Home run happy
Home runs are one of the most exciting plays in baseball. The more the merrier.
That said, relying too heavily on homers to score runs is unsustainable long-term, and the San Diego Padres offense is proving that right now.
Of the 475 runs scored this season, 55.2% of those is thanks to the home run. That’s calculated with the following formula: (Runs scored off of balls not in play) / (Total runs scored).
Scoring runs via homers isn’t inherently bad — when you look at the top five teams in the league in runs scored, you get the following:
- Boston Red Sox: 640 total runs scored, 45% via home run
- New York Yankees: 619, 52.2%
- Minnesota Twins: 617 runs, 54.3%
- Los Angeles Dodgers: 603 runs, 52.7%
- Atlanta Braves: 589 runs, 49.7%
So, what’s the problem with home runs? Nothing. The problem lies in runs scored from balls in play. Clearly, the Padres offense is swinging for the fences, not for base hits. They rank 19th in the league with a .294 BAbip.
Simply put, the Padres are hitting dingers and dingers only. Their home run numbers are on par with the the top five scoring teams, but their number of runs from balls in play is severely lower:
- Boston Red Sox: 354 runs scored via balls in play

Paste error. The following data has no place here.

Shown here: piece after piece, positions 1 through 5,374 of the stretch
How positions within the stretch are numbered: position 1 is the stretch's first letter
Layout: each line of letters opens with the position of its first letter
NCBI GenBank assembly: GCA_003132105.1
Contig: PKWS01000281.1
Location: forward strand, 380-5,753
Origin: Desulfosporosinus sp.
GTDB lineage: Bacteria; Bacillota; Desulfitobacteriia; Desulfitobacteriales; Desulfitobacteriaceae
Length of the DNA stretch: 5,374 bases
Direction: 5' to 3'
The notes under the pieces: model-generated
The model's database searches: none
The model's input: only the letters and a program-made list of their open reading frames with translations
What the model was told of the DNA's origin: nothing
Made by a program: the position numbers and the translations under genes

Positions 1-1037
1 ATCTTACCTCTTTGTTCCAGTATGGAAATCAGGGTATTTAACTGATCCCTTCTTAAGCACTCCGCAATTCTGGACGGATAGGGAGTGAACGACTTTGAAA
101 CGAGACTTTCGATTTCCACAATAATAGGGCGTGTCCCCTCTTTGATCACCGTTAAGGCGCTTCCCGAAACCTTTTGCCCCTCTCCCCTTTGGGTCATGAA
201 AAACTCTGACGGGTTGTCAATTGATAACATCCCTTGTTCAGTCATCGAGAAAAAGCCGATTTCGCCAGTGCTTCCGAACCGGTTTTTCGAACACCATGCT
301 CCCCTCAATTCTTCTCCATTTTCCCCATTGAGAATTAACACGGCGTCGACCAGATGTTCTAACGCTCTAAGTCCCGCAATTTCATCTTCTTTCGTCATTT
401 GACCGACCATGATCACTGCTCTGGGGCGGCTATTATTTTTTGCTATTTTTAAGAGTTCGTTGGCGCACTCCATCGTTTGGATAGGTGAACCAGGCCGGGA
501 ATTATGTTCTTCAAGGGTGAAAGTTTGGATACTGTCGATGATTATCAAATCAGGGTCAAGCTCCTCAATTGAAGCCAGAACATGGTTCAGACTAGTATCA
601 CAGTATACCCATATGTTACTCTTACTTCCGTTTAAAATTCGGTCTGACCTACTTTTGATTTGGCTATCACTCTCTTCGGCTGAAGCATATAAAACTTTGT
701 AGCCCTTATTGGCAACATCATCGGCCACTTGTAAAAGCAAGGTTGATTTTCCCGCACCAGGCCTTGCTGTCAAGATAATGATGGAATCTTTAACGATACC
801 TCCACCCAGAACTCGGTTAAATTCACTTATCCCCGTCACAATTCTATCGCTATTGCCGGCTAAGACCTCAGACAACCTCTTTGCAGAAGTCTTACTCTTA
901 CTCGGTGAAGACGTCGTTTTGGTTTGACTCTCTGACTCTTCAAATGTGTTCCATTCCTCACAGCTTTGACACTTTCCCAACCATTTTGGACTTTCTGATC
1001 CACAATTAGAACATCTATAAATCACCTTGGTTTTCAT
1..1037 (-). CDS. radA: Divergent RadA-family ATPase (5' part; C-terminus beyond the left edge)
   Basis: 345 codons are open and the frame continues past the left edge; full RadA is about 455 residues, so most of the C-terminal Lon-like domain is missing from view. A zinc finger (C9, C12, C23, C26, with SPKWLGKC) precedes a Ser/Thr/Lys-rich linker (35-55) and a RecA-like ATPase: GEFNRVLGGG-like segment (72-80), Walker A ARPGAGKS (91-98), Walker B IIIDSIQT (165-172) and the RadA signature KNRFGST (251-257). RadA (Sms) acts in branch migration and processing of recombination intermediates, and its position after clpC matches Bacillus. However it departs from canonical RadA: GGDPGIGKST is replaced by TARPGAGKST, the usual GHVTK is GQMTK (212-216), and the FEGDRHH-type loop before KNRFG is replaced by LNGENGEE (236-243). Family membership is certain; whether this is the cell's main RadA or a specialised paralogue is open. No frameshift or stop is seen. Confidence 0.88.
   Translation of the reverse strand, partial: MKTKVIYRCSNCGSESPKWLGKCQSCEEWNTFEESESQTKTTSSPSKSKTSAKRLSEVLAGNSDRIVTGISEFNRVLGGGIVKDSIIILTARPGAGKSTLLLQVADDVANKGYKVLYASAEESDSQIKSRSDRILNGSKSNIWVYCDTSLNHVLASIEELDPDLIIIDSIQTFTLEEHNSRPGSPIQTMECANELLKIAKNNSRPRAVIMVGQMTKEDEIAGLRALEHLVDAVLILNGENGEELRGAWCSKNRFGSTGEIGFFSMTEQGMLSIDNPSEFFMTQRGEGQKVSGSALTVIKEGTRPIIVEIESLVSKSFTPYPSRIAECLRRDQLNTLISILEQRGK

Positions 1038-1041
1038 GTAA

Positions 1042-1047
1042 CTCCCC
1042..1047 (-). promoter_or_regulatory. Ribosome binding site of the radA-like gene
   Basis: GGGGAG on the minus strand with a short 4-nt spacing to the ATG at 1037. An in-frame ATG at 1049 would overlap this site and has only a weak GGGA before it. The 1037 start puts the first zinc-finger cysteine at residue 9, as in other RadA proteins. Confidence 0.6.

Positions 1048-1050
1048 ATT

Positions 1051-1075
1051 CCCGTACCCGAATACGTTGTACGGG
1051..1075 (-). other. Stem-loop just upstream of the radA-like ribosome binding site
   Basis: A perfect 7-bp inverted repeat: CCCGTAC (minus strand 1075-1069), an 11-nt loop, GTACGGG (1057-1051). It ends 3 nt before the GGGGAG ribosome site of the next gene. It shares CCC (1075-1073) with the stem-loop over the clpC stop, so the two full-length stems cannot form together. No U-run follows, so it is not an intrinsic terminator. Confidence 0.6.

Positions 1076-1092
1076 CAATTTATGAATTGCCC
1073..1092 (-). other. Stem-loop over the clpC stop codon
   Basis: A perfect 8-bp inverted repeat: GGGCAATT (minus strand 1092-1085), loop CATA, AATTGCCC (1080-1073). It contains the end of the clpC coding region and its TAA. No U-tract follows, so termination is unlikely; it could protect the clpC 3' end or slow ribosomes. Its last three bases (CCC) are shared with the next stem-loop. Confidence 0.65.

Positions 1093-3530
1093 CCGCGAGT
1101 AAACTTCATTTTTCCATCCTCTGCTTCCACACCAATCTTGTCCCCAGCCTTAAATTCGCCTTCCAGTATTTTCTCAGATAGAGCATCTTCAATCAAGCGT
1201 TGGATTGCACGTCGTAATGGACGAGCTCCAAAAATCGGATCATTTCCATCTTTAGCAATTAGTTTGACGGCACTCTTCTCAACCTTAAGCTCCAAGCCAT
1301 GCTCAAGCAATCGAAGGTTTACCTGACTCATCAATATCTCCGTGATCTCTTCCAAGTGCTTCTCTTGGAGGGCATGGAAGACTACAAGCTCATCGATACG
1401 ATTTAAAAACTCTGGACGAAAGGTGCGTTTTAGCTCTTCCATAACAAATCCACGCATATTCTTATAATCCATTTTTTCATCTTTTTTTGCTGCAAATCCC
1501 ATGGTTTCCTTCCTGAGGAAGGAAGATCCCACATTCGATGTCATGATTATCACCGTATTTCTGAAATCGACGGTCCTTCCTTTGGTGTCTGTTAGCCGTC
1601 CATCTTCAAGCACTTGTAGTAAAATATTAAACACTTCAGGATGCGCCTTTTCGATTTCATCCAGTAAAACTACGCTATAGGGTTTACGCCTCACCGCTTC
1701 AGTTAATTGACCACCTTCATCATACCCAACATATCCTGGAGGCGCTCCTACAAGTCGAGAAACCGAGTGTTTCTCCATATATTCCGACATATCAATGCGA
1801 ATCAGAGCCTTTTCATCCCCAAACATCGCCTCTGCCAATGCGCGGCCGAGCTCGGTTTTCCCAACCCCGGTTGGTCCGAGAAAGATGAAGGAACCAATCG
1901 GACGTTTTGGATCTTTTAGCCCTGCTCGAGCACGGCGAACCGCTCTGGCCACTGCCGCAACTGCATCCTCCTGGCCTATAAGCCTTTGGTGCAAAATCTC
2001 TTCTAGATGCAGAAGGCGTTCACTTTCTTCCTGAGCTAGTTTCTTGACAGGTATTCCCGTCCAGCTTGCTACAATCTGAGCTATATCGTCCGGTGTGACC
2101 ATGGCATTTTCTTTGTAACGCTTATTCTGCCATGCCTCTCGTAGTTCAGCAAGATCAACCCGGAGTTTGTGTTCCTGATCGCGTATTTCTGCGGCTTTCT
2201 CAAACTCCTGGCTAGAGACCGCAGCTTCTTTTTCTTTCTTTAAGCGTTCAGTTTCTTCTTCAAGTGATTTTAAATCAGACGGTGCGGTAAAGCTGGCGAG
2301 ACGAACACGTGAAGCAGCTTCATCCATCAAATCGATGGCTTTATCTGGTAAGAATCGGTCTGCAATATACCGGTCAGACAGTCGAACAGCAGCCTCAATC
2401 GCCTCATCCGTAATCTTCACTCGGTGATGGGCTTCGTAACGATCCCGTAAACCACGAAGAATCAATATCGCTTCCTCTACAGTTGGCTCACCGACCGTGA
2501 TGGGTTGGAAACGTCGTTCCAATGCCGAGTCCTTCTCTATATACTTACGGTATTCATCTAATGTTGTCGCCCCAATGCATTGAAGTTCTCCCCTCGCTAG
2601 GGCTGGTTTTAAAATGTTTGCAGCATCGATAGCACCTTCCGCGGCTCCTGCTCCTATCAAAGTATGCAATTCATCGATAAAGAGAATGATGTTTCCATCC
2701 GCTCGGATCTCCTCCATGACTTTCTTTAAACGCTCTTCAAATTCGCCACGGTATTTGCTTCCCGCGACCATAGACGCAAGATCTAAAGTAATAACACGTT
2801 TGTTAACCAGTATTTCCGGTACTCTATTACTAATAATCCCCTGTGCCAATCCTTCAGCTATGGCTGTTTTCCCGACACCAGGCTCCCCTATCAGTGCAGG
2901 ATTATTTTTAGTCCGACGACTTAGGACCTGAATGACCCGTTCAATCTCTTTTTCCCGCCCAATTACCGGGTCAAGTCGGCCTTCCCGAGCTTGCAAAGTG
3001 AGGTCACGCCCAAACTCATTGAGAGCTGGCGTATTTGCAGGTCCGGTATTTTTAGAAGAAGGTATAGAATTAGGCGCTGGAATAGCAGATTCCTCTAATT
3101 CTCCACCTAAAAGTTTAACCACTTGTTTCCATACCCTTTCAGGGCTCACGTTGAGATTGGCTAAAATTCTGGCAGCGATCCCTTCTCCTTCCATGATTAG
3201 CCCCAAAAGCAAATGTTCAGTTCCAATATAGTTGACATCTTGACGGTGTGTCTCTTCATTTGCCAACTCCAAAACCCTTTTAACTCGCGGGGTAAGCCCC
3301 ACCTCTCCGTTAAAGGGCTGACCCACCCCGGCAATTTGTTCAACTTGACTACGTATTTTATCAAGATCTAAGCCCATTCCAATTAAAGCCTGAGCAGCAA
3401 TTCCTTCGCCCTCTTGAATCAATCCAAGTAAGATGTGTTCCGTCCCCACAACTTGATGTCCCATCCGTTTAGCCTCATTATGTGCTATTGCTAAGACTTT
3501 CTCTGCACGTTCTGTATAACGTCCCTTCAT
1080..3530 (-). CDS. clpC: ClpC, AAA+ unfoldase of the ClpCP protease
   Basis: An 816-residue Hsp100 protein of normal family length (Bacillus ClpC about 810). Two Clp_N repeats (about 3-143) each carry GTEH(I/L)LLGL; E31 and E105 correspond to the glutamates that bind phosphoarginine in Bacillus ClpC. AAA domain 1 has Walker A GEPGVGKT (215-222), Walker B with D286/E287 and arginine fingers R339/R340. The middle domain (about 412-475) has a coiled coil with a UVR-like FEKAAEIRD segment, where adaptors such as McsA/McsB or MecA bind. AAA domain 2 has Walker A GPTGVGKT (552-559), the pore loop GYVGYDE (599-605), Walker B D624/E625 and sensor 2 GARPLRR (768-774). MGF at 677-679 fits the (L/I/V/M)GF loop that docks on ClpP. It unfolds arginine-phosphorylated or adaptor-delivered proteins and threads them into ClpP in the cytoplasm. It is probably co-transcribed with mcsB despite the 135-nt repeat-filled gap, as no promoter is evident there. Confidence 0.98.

- New York Yankees: 296
- Minnesota Twins: 282
- Los Angeles Dodgers: 285
- Atlanta Braves: 296
- San Diego Padres: 213
Obviously, the Friars are going to have less runs scored than the top five teams considering they’re 50-58. The issue is that their ratio of runs scored via balls in play vs. not in play is much worse than better teams.
Ultimately, I believe this problem arises from the Padres inability to get people on base, whether via walks or runs. The Padres rank 24th in the league in OBP while the middle and bottom of the lineup is inconsistent and unreliable. A few players try to carry the team, and since others can’t drive them in if they get on base, they feel the need to hit dingers and score runs themselves.
Which brings us directly to our next point.